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Best & Worst Part About Being Stuck at Home (From 32 People with Chronic Illness & Disability) | A Chronic Voice

Best & Worst Part About Being Stuck at Home (From 32 People with Chronic Illness & Disability) | A Chronic Voice

Best & Worst Part About Being Stuck at Home (From 32 People with Chronic Illness & Disability) | A Chronic Voice

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Carrie Kellenberger
June 2, 2020 15:00

It’s an honor, as always, to be included. I mentioned last night that I really hope this series goes viral for you. I think the happy and sad faces are pretty cute too. Reading through the comments here, I realize I’m the only one who never entered a formal lockdown in Taiwan.

As an aside, President Tsai Ing Wen and her government did a great job of keeping Taiwan safe. I feel like I’m in a bit of a bubble over here compared to the rest of the world.

I’ve worked from home for 10 years, so nothing has really changed for me. I’ve got my routine in place, (I HATE ZOOM AND SKYPE, but that has been a part of my life for years because I’m in HR), and I’m really used to and most comfortable being at home in an environment I have complete control over.

Sheryl Chan
June 2, 2020 22:35

Hi Carrie, yes President Tsai Ing Wen did a really good job enforcing things early on. I was reading about some foreward thinking women leaders on this issue which included her, Chancellor Angela Merkel, etc.

I also hate Skype and Zoom lol. I only do it if i absolutely have to (I wonder if that’s why I haven’t started my podcast lol…).

And of course you’d be included as always 🙂 Not viral at all, but a little space on the internet for voices to be heard! Thanks! I thought it was better to combine them and was scratching my head as to the best way to display them, and thought the faces made it easier haha.

Katie Clark
May 31, 2020 22:41

The overriding them is the isolation we are facing is exasperated even more by the quarantine time. However, chronic illness sure brings isolation more than I ever realized. I’m glad to have found this community (thank you Sheryl for being a big part of connecting us). We have others who truly understand and don’t judge us for how we’re feeling.

Sheryl Chan
June 1, 2020 22:56
Reply to  Katie Clark

You’re most welcome, Katie. I enjoy being a part of this community and am happy to help where I can, according to my own energy boundaries, too. It’s always a comfort just to know there are kind people out there, and people who understand without explaining anything 🙂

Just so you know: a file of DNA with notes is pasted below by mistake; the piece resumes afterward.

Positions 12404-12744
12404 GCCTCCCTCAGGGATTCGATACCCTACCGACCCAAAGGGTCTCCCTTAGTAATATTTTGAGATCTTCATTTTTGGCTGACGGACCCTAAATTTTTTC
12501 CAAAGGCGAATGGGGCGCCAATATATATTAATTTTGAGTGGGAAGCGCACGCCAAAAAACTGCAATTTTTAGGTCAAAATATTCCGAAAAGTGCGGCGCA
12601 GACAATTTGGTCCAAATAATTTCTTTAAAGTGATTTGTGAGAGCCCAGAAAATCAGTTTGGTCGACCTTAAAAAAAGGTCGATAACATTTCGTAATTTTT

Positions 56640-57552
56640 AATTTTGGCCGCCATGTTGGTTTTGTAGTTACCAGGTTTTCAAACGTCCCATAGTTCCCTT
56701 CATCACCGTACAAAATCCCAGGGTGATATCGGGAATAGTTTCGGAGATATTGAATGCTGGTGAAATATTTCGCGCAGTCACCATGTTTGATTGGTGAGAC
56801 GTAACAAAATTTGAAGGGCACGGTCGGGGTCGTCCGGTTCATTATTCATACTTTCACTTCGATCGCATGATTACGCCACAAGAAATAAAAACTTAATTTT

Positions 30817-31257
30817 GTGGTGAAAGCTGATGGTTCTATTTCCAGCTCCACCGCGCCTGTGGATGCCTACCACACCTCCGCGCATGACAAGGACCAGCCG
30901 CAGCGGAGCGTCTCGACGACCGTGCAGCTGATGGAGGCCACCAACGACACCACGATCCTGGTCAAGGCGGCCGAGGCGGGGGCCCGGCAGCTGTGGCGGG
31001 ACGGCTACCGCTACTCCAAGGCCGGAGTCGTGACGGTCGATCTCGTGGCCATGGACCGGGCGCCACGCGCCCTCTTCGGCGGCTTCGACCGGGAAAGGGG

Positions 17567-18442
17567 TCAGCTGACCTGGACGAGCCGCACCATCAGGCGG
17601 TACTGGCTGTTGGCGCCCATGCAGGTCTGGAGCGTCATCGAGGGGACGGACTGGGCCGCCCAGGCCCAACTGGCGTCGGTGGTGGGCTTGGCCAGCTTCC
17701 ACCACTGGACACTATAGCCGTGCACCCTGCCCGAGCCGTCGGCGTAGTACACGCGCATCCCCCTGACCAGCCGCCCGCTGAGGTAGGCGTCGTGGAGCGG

Caz / InvisiblyMe
May 31, 2020 01:02

I nodded along to a lot of these. Alice’s point is one I experienced today, going out the house and getting anxious and snappy! It doesn’t matter how careful you are because you have to trust other people are going to be likewise sensible and cautious, when the reality is you’ll often find many people that aren’t (you know, the ones that ignore the distancing and stand next to you in a queue, that veer in your direction on the pavement, that shout across your face talking to someone as you try to distance in a shop). Yep, makes me anxious & mad in equal measure!

Loved reading through these, and thank you for including my thoughts, too. You’ve done an amazing job and put in so much effort in collating it all together, Sheryl.

Caz xx

Sheryl Chan
June 1, 2020 22:57

Thanks Caz and for your contribution, too! Yea some people can be so insensitive. And some complain over really nothing at all. That bugs me a lot. What’s a small sacrifice of say, wearing a face mask and doing some social distancing for a while, or a longer period, as compared to the world remaining in shutdown for even longer?

Jason Herterich
Jason Herterich
May 30, 2020 20:33

It’s so nice to read a post with contributions capturing so many different perspectives! I feel like I can relate to so many of them. Personally, I’ve found the hardest part to be socially isolated from my friends. Zoom calls just don’t do it for me. On the flip side, I’ve been working much more and have been way more productive 🙂

Sheryl Chan
June 1, 2020 22:51

Thanks Jason…it is all so relatable, isn’t it? Yea I generally hate phone or Zoom/Skype calls…they make me anxious for some reason haha. That’s good that you’re more productive! I need to switch things up every now and then to be productive, and the environment matters. So I have been going on more walks, too 🙂

Shruti Chopra
May 30, 2020 00:01

Sheryl! It’s so nice to read all of these – everyone had something different to say. I think I miss being able to go to my physiotherapist but I am also glad that I’m being able to make time for focus. Our lockdown has been going on for over 2 months now and although things are opening up slowly, my movement outside home won’t be for a while even once things start to get better (which seems like ages away!)… Anyways – I think I went off on a tangent. I enjoyed all these perspectives that you manage to bring together. 🙂

Sheryl Chan
June 1, 2020 22:58
Reply to  Shruti Chopra

Thanks for your thoughts, Shruti! Yes our lockdown doesn’t seem to be slowing down anytime soon in Singapore, or going at an extremely cautious pace, which is good I suppose! Does drive one up the wall, but what do you do. I also found all the perspectives interesting! Always good to hear opposing schools of thoughts and how it helps them to cope 🙂

May 29, 2020 20:30

I really love these posts with insights from the chronic illness community, so insightful. I feel the same as so many people that not seeing friends and family is the hardest aspect of staying home. But it also makes me feel safer, so FaceTime and Zoom is so important right now.

Sheryl Chan
June 1, 2020 22:59
Reply to  Claire

Yes for some people more than others, the disconnect from friends and family can be really difficult to cope with. I am glad for technology, that’s for sure! I hope you continue to find joy in the little things xxx

Rachael Emma Tomlinson
May 28, 2020 20:15

Thank you once again, Sheryl, for providing these opportunities, some interesting responses x

Sheryl Chan
June 1, 2020 23:02

Most welcome Rachael, and thanks for contributing, too! x